4. Soft vinyl toys can also contain toxins, including lead.
  5. Toys with small parts can pose a choking hazard for young children. Government regulations specify that toys for children under age 3 cannot have parts less than 1 1/4 inches in diameter and 2 1/4 inches long.
  6. Pull toys with strings that are more than 12 inches in length, which can be a strangulation hazard for babies.
  7. Magnetic toys, which can be swallowed by young children.
  8. All jewelry, especially metal jewelry, for children of all ages. Many jewelry pieces -- even some marked "lead-free" -- have contained dangerous levels of lead.
  9. Items that contain "phthalates," or toxic chemicals, such as xylene, dibutyl phthalate, toluene, and benzene, which can cause health problems in children.
  10. Toys that are not age-appropriate. Toys intended for older children can harm younger ones. And older children who play with toys intended for younger ones can be injured when, out of boredom, they seek unintended uses for the toys.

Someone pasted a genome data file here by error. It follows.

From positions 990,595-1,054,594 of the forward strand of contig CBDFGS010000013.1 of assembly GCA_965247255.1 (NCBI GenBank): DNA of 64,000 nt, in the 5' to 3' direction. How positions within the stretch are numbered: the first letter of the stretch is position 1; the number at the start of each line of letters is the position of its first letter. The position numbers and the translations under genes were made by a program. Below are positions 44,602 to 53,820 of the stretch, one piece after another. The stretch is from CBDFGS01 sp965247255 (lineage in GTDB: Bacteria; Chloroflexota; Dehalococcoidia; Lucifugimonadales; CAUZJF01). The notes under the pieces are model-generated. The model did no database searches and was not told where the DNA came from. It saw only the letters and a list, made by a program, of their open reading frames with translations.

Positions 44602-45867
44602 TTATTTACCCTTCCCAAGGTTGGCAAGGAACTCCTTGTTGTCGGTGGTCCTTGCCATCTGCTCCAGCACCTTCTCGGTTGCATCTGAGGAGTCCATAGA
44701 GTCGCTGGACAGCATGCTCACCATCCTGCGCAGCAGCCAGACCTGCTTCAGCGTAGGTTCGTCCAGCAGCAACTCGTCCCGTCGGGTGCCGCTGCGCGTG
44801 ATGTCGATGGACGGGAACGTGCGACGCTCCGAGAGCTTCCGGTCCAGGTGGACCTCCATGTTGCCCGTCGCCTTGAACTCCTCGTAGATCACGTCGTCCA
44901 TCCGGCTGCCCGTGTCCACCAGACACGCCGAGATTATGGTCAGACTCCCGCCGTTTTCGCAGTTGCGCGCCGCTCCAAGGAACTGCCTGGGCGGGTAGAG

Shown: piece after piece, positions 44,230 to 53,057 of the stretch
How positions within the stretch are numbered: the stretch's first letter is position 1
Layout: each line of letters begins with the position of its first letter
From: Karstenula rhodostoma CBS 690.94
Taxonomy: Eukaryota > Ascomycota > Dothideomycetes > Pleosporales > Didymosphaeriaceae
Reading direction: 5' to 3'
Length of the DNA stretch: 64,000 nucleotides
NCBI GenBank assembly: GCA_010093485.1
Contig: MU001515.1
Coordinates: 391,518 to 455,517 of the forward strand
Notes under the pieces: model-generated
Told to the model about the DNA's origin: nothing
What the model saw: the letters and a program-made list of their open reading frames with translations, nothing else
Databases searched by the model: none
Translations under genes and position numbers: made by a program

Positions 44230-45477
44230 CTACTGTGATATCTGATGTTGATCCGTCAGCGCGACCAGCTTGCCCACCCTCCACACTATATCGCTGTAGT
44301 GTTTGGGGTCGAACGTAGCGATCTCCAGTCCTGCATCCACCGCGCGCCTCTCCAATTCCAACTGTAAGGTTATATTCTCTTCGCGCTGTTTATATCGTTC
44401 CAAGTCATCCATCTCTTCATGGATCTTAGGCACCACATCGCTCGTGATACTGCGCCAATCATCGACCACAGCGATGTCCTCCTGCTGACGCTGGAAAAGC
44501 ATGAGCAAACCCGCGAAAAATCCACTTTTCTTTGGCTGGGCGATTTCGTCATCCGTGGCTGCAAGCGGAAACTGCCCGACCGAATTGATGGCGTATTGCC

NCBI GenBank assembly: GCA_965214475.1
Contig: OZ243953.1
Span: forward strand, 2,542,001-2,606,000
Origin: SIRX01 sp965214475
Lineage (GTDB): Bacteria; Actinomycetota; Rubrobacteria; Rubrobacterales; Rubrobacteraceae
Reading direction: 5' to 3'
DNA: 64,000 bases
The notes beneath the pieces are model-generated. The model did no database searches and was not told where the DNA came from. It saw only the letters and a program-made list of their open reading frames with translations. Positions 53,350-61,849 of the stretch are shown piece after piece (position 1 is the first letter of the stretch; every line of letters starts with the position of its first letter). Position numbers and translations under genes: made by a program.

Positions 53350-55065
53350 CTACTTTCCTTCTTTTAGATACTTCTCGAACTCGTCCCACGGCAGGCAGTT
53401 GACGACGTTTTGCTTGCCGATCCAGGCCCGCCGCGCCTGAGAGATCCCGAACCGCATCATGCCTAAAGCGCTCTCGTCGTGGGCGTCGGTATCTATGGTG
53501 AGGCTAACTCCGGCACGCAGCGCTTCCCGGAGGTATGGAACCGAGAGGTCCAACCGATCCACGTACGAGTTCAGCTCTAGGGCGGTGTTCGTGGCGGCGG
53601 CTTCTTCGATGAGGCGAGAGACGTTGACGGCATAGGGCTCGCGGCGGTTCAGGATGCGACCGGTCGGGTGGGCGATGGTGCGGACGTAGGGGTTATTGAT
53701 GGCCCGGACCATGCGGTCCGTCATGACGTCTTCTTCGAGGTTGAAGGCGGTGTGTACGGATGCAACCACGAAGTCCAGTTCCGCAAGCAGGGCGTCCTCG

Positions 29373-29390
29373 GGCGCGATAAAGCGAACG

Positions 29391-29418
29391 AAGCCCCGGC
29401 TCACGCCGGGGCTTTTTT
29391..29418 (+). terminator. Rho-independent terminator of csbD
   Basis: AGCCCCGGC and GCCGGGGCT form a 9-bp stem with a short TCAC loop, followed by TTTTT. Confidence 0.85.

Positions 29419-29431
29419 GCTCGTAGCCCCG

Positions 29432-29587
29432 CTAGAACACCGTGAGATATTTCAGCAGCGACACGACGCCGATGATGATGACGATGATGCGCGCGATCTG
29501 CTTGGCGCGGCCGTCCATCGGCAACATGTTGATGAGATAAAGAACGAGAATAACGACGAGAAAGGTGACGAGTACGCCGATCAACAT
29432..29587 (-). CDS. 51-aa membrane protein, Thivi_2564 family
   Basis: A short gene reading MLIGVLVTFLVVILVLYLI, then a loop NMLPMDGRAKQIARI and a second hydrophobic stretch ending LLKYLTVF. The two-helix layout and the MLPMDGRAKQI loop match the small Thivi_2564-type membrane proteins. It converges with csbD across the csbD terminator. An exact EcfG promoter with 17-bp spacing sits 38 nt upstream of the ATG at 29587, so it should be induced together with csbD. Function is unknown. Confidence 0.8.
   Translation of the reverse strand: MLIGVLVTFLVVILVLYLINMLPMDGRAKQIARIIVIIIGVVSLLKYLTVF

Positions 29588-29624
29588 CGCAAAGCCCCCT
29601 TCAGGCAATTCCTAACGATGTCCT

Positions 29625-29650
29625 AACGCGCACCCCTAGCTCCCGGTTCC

Experts also caution that parents should pay attention to warning labels, which mean the toy can be dangerous. At the same time, they shouldn't be deceived by manufacturers' labels, which are voluntary and not always factual. This includes labels that say "toxic-free" and "lead-free," among others.

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Safe Toys: Widely Available

The good news is that plenty of safe toys are widely available both here and abroad.

You can find a list of companies that report selling American-made toys and products at toysmadeinamerica. This site provides 136 links to toy companies, many of which are small, family-owned businesses. Some are eco-friendly as well.

For information about buying other products reported to be made in America, visit www.howtobuyamerican.com.

For a self-reported list of products made in Europe, visit www.moolka.com or www.maukilo.com, two online retailers that boast an extensive selection of European-made products for children of all ages, including a variety of jewelry.